How to Read a New Car Sticker

By: Ray Paulsen

Many consumers navigate to sites like kbb or edmonds to get dealer cost but it really is not true cost, consider why is this information available to the public and how can a dealer sell for below or a few hundred dollars above invoice and still stay in business ? read on to get an understanding of what you see on the window sticker, followed by what you dont see on the window sticker

WHAT YOU SEE ON THE WINDOW STICKER

Manufacturer's Suggested Retail Price (MSRP). The MSRP is the vehicle's published retail (base) price, without options, destination charge, or other fees. Because it's "suggested," dealers are free to sell the car at either a higher or lower amount.

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Optional equipment These are the features and/or packages you pay extra for. Sometimes there are no-charge options; these are usually limited to paint, interior, and transmission choices. Keep in mind that the price of options can be negotiated.

Destination charge. This fee covers the cost of delivering the vehicle from the factory to the dealership. This non-negotiable fee is usually the same cost for all models within a brand, and doesn't depend on the actual shipping distance.

Market adjustments. Sometimes you will see a line on the window sticker or a separate sticker that adds an additional charge to the vehicle's price. This is a fee the dealer tacks on, usually to cars that are in high demand, in an effort to make additional profit. You can try to negotiate this figure, but if the vehicle is selling well the dealer won't have much incentive to work with you.

Total price or "sticker price." This is the total retail price for the vehicle, including the MSRP, options, destination charge, and any market adjustments. Typically a salesperson will try to sell the vehicle for as close to this price as possible, or perhaps offer you a token discount or manufacturer discounts. To get the best price, however, it's better to negotiate up from the dealer's true cost, described below, rather than negotiate down from the sticker price.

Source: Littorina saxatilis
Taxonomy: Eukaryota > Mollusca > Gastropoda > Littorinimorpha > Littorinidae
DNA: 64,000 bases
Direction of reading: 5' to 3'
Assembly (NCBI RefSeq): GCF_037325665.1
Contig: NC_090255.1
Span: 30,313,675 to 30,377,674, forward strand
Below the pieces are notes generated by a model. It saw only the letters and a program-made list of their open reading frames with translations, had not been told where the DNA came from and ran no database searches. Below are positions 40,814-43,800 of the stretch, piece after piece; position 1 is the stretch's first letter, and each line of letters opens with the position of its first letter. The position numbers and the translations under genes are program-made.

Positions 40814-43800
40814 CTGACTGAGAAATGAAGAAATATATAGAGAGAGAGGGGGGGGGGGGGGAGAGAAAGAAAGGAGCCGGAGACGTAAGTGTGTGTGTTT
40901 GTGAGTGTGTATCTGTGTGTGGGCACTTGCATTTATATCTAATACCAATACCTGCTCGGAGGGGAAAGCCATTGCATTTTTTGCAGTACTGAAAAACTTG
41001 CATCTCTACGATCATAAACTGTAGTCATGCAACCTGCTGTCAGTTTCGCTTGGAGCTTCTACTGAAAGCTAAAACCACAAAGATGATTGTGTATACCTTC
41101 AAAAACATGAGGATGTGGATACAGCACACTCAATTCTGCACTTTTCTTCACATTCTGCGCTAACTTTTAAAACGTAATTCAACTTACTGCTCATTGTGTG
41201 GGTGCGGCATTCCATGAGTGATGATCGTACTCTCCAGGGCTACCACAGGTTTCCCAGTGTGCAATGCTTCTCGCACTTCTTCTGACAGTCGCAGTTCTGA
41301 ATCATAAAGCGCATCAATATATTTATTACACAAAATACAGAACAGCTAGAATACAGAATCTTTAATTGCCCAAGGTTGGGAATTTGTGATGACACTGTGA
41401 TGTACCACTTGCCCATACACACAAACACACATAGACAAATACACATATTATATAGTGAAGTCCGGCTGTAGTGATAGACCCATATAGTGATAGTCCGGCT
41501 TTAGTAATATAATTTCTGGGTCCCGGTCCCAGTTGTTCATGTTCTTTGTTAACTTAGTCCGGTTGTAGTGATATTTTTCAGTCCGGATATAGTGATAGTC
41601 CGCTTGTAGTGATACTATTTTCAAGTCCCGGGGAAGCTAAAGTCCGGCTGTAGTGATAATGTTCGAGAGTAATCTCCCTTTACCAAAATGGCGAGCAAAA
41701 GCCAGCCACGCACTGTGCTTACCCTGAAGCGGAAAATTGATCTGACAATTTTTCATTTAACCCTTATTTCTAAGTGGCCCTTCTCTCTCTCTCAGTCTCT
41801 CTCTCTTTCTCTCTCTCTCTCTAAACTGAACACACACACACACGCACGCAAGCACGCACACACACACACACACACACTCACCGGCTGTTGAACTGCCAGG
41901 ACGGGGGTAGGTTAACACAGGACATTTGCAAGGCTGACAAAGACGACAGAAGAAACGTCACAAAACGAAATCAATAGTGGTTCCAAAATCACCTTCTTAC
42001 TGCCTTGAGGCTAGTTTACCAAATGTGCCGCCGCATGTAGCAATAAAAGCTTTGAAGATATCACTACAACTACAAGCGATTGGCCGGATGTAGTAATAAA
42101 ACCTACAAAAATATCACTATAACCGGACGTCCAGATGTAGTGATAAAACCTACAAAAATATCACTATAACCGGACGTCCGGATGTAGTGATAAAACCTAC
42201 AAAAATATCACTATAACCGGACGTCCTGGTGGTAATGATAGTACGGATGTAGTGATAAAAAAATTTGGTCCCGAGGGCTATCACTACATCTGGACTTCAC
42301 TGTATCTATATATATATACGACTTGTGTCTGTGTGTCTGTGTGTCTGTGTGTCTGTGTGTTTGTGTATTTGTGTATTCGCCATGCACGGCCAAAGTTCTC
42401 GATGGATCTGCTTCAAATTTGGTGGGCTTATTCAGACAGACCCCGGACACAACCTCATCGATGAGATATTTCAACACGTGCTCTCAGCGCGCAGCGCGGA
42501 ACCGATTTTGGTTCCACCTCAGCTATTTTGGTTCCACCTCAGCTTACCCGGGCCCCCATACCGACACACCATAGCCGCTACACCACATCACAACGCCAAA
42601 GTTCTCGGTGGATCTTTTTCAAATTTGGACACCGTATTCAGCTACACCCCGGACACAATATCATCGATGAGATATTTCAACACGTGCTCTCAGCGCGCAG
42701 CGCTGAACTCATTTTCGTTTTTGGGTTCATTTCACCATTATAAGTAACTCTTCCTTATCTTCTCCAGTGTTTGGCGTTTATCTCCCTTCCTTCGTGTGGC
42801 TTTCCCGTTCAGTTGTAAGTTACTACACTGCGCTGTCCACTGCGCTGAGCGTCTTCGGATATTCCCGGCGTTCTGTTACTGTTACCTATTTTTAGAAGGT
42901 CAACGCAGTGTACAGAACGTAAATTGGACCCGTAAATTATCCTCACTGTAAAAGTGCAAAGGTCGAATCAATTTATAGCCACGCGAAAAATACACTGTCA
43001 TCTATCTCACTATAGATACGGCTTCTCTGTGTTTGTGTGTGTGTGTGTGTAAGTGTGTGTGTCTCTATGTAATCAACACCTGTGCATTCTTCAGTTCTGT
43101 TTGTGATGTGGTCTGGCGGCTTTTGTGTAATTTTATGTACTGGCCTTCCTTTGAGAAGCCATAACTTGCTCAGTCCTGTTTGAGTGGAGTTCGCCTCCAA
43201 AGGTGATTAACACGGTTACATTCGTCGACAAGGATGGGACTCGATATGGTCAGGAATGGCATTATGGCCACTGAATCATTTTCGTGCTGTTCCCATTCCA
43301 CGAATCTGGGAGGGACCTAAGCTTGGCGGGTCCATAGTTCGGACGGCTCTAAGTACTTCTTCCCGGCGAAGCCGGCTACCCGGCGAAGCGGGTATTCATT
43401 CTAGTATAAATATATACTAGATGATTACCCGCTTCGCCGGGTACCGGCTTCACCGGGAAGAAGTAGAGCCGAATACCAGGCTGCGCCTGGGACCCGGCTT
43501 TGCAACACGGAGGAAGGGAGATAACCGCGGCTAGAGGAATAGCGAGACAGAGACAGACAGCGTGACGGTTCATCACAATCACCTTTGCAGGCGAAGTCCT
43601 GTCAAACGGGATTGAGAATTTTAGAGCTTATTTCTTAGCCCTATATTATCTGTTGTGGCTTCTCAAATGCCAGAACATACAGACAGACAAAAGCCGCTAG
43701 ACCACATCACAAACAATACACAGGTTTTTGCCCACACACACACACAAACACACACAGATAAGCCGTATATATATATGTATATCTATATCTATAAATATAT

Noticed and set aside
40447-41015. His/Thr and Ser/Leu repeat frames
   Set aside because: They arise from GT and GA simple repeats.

WHAT YOU DON'T SEE ON THE WINDOW STICKER

Dealer invoice price. This is the price printed on the dealer's invoice from the manufacturer. However, this isn't necessarily what the dealer actually paid for the vehicle. There are often behind-the-scenes bonuses, such as dealer incentives or a holdback, that give the dealer more profit margin. Looking beyond the dealer invoice price can sometimes save you hundreds of dollars.

Rebate. A rebate is a direct-to-buyer incentive from the manufacturer. Since it comes from the automaker, disregard it when negotiating with the dealership. You will get the same rebate no matter what price you pay for the vehicle.

Dealer incentives. This is money that the manufacturer pays the dealer for selling certain, usually slow-selling, models. This money can be passed on to the buyer in the form of a price reduction, or kept as added dealer profit. This is how a dealer can afford to sell a vehicle for "dealer cost" or below. These programs come and go quickly and aren't announced to the public.

Holdback. Most manufacturers offer dealers a percentage of the MSRP, or a percentage of the invoice price, as a refund upon sale of the vehicle. The typical holdback is 2 to 3 percent, meaning a dealer can still make a profit on a vehicle sold for "invoice," even without dealer incentives.

New Car Buyers
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